When it is in BBU emulation mode, the analyzer immediately starts an auto negotiation of line rate. Communications with the RRH are established over CPRI Link via Ethernet link, HDLC (High level Data Link Control), or a proprietary method developed by the vendor. The field technician can select the RRH to be tested from the list (IP address), and OEM Command and Management messages can be exchanged over the Ethernet connection between the BTS Master and RRH.
After the BBUs have been commissioned, overall system performance needs to be validated by checking uplink spectrum for interferers. One method is to install an optical TAP in the system, which facilitates performance testing from ground level in the equipment room without taking the tower down. When conducting this test, field technicians must remember that the analyzer needs to be in normal CPRI mode to monitor the CPRI link and that it is no longer supplying the system clock.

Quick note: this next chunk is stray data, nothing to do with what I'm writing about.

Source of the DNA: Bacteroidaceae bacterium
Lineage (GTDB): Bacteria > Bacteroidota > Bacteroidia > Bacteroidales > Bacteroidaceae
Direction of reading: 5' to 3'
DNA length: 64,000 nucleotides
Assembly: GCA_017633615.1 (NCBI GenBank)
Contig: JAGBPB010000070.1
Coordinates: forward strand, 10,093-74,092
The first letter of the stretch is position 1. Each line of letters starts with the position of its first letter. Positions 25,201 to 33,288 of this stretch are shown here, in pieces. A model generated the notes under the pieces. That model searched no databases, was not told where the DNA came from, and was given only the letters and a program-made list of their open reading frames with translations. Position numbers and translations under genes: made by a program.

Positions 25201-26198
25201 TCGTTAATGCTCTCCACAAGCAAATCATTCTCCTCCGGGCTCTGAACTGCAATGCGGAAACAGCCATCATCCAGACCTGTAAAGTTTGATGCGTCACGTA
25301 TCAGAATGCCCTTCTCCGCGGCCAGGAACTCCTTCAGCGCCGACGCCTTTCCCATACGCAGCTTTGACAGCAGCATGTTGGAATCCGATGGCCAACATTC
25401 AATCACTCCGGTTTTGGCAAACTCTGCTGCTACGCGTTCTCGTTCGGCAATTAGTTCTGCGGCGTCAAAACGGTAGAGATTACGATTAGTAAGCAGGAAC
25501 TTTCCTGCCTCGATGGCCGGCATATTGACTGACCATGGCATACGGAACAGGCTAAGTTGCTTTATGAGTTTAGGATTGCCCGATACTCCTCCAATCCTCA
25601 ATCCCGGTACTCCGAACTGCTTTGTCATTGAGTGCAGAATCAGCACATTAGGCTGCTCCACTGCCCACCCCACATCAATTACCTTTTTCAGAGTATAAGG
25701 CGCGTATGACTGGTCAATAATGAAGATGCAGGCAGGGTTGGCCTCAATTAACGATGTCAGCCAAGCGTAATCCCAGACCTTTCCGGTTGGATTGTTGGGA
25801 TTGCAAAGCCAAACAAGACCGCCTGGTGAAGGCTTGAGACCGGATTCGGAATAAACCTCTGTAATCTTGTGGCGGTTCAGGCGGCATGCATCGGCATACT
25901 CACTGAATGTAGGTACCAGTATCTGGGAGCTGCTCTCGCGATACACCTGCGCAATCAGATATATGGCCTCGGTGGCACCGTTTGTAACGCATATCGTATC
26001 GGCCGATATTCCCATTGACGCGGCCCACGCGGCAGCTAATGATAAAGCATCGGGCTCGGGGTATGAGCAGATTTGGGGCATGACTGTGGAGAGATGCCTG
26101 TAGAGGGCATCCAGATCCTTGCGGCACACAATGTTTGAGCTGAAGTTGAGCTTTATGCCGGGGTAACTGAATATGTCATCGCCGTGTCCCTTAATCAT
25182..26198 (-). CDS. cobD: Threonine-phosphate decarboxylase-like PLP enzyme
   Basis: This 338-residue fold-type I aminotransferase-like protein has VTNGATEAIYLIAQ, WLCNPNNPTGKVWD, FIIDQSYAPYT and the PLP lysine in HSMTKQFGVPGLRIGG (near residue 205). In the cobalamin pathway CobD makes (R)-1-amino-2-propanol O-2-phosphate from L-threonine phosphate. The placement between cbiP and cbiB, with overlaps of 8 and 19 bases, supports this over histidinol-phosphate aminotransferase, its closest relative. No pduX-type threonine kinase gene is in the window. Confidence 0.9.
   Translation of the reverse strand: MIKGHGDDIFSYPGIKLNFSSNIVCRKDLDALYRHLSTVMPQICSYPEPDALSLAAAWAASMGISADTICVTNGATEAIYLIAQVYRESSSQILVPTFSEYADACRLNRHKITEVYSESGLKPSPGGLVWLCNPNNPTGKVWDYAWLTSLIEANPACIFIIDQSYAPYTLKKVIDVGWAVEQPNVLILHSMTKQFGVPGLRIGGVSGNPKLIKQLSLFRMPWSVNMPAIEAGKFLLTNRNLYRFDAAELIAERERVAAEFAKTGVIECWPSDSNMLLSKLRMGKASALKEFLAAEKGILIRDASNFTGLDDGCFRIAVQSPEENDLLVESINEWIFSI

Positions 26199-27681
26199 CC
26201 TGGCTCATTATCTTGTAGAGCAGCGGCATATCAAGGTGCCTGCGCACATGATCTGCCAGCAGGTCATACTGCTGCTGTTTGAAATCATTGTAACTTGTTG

Summary Carriers and contractors can save valuable time and money by using BBU emulation to test new and existing base stations. It can verify that RRH system components are installed correctly, as well as RRH system functionality, while also testing for interference issues. It allows for quicker commercialization of new construction sites and is useful for troubleshooting existing installations.
To learn more about BBU emulation, watch this informative webinar.